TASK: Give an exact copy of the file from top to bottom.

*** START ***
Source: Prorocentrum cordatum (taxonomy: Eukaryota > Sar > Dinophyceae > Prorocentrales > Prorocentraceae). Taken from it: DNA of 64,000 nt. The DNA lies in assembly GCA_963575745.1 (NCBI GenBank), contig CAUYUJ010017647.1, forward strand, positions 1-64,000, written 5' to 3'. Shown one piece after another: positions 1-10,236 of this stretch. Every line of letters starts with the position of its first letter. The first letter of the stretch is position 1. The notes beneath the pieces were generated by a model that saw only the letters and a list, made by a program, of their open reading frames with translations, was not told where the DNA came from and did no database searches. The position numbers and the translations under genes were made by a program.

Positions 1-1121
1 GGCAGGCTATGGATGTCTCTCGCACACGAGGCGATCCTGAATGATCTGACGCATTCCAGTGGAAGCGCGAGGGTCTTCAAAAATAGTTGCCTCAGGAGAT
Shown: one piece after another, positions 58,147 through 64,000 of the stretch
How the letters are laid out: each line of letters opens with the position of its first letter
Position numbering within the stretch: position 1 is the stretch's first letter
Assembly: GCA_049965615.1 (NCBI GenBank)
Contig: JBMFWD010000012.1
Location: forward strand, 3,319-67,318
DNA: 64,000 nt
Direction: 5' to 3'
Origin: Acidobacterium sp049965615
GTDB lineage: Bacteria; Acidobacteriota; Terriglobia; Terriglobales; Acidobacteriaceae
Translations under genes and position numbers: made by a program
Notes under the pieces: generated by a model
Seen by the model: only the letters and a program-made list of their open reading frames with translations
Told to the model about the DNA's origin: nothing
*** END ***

Source: Prorocentrum cordatum (taxonomy: Eukaryota > Sar > Dinophyceae > Prorocentrales > Prorocentraceae). Taken from it: DNA of 64,000 nt. The DNA lies in assembly GCA_963575745.1 (NCBI GenBank), contig CAUYUJ010017647.1, forward strand, positions 1-64,000, written 5' to 3'. Shown one piece after another: positions 1-10,236 of this stretch. Every line of letters starts with the position of its first letter. The first letter of the stretch is position 1. The notes beneath the pieces were generated by a model that saw only the letters and a list, made by a program, of their open reading frames with translations, was not told where the DNA came from and did no database searches. The position numbers and the translations under genes were made by a program.

Positions 1-1121
1 GGCAGGCTATGGATGTCTCTCGCACACGAGGCGATCCTGAATGATCTGACGCATTCCAGTGGAAGCGCGAGGGTCTTCAAAAATAGTTGCCTCAGGAGAT
Shown: one piece after another, positions 58,147 through 64,000 of the stretch
How the letters are laid out: each line of letters opens with the position of its first letter
Position numbering within the stretch: position 1 is the stretch's first letter
Assembly: GCA_049965615.1 (NCBI GenBank)
Contig: JBMFWD010000012.1
Location: forward strand, 3,319-67,318
DNA: 64,000 nt
Direction: 5' to 3'
Origin: Acidobacterium sp049965615
GTDB lineage: Bacteria; Acidobacteriota; Terriglobia; Terriglobales; Acidobacteriaceae
Translations under genes and position numbers: made by a program
Notes under the pieces: generated by a model
Seen by the model: only the letters and a program-made list of their open reading frames with translations
Told to the model about the DNA's origin: nothing